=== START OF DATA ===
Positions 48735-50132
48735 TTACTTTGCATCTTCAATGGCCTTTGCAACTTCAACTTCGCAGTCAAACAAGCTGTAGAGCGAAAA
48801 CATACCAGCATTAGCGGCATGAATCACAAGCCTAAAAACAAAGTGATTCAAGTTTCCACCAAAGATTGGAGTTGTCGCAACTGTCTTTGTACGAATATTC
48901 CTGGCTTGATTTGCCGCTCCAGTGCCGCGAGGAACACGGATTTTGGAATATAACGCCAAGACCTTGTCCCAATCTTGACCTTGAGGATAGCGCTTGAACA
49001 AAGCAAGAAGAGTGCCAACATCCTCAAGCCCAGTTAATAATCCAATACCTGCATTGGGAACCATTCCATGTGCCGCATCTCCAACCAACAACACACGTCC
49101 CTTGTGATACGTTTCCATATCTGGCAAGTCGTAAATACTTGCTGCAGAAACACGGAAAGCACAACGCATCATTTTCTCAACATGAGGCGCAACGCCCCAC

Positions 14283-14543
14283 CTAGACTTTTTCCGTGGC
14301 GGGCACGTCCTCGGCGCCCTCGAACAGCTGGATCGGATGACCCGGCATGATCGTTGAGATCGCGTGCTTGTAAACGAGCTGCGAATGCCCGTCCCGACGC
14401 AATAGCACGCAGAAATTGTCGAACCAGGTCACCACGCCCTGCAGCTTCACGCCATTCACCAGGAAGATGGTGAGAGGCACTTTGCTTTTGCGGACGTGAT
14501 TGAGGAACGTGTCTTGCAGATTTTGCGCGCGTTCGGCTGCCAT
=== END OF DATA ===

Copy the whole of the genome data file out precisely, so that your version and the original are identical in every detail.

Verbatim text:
Positions 48735-50132
48735 TTACTTTGCATCTTCAATGGCCTTTGCAACTTCAACTTCGCAGTCAAACAAGCTGTAGAGCGAAAA
48801 CATACCAGCATTAGCGGCATGAATCACAAGCCTAAAAACAAAGTGATTCAAGTTTCCACCAAAGATTGGAGTTGTCGCAACTGTCTTTGTACGAATATTC
48901 CTGGCTTGATTTGCCGCTCCAGTGCCGCGAGGAACACGGATTTTGGAATATAACGCCAAGACCTTGTCCCAATCTTGACCTTGAGGATAGCGCTTGAACA
49001 AAGCAAGAAGAGTGCCAACATCCTCAAGCCCAGTTAATAATCCAATACCTGCATTGGGAACCATTCCATGTGCCGCATCTCCAACCAACAACACACGTCC
49101 CTTGTGATACGTTTCCATATCTGGCAAGTCGTAAATACTTGCTGCAGAAACACGGAAAGCACAACGCATCATTTTCTCAACATGAGGCGCAACGCCCCAC

Positions 14283-14543
14283 CTAGACTTTTTCCGTGGC
14301 GGGCACGTCCTCGGCGCCCTCGAACAGCTGGATCGGATGACCCGGCATGATCGTTGAGATCGCGTGCTTGTAAACGAGCTGCGAATGCCCGTCCCGACGC
14401 AATAGCACGCAGAAATTGTCGAACCAGGTCACCACGCCCTGCAGCTTCACGCCATTCACCAGGAAGATGGTGAGAGGCACTTTGCTTTTGCGGACGTGAT
14501 TGAGGAACGTGTCTTGCAGATTTTGCGCGCGTTCGGCTGCCAT